When Professor Han learned about Dr. Shepherd's goal, he decided to take action. Han's day job is working as chief of the neuropsychology Division at UK Health Care in Kentucky and a professor at the University of Kentucky College of Medicine. But with the help of chefs and other scientists, he also co-founded the International Society of Neuro Gastronomy, an organization that has many goals and spans across disciplines.
Professor Dan Han
00:06:21
Neurogastronomy fundamentally asks scientists, clinicians like us, futurists, chefs and consumers of anything delicious to teach each other, to learn more about all aspects of flavor perception for humans. And you can see how such a challenge can address issues spanning from making food more delicious to efficient and effective nutrition intake for global health and agricultural sciences. What we're trying to aim for is to actually be true to ourselves and identify how flavor mechanism works and then change. How we can create a balance instead of overconsumption or, you know, over farming or what have you, but come up with scientific and evidence based ways so that we could perceive food the way we want to and have our kitchen needed to.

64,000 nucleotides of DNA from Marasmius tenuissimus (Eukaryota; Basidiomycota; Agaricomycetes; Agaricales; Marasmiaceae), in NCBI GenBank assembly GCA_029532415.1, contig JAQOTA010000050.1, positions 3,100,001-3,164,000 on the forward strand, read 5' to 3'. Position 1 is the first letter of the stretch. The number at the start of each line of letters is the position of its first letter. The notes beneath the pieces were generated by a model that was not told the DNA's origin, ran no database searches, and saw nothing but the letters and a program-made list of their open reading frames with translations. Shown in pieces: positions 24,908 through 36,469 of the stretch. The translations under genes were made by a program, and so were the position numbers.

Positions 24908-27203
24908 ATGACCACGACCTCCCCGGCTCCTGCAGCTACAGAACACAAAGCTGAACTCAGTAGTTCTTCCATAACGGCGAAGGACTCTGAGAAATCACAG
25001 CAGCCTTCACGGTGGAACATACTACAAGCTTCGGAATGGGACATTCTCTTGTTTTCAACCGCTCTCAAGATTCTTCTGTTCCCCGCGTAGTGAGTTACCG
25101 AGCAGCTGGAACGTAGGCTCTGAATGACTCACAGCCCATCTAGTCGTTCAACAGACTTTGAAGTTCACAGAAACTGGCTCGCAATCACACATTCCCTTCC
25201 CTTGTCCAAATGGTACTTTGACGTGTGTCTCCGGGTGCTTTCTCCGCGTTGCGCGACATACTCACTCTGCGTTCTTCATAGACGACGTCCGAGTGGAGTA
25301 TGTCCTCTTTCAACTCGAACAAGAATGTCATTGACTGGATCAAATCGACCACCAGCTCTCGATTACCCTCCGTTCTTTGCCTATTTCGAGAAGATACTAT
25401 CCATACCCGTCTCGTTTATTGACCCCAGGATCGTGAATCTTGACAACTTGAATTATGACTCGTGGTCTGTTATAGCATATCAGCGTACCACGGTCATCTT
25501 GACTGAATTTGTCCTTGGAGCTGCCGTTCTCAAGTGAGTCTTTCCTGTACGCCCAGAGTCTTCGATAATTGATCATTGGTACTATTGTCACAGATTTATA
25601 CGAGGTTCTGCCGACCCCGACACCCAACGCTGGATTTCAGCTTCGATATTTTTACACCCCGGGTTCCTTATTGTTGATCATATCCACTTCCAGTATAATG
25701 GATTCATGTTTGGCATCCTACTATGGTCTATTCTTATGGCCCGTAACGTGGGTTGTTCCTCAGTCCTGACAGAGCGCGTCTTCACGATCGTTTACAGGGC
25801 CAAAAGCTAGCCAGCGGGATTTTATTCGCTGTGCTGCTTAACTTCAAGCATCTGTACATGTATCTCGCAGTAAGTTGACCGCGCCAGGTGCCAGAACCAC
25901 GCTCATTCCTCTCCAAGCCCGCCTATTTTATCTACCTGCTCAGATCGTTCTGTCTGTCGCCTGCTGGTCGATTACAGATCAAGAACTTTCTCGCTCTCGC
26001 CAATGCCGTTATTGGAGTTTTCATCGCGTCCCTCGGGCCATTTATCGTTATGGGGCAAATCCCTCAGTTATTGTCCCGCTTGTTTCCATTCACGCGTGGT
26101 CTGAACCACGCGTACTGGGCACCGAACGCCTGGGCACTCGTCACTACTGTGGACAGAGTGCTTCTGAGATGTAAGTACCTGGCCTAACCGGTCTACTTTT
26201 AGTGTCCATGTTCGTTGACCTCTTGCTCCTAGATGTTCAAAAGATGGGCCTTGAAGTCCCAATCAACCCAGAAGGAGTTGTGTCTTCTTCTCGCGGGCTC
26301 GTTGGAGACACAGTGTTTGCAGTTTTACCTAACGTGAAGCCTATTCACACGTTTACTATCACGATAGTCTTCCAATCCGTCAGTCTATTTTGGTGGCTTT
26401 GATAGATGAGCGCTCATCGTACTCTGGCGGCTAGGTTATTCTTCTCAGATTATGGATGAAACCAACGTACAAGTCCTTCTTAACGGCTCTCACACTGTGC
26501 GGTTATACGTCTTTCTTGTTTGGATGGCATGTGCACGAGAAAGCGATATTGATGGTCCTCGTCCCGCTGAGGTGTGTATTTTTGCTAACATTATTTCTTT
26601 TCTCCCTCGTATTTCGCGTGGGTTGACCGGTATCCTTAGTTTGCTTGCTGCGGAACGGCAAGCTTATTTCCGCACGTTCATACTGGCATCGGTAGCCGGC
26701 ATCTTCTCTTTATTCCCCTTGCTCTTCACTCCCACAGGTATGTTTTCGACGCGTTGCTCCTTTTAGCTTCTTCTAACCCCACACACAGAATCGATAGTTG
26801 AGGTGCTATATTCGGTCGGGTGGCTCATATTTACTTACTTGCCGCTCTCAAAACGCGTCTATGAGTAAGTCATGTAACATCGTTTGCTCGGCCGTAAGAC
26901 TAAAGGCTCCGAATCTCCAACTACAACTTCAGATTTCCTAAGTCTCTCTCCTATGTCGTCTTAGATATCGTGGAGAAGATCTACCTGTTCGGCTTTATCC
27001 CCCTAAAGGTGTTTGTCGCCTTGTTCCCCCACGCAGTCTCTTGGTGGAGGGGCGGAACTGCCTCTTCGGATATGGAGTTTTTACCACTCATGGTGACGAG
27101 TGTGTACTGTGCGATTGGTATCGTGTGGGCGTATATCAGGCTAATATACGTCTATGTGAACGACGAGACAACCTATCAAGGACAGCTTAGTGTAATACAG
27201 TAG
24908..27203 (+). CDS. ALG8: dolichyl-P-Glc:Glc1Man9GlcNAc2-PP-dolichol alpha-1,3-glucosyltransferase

Dr. Sanjay Gupta
00:07:18
You know, it's that last part of what Dr. Hahn said that I found really important. Because, before we change our behaviors, we do have to first understand how taste and flavor actually work. So I asked him to give us a crash course on how we perceive flavor.
Dr. Sanjay Gupta
00:07:35
I want to dial in and talk about the mechanics, I guess, of what you're talking about, just so we can set the table in terms of what these interventions are, what these things are, and start off by this, you know, just explain the mechanics behind taste. We think of the tongue. We know the brain plays obviously a major role in this...
Professor Dan Han
00:07:53
Mm hmm.
Dr. Sanjay Gupta
00:07:54
...what we ultimately perceive, what is the mechanism behind taste?
Professor Dan Han
00:08:00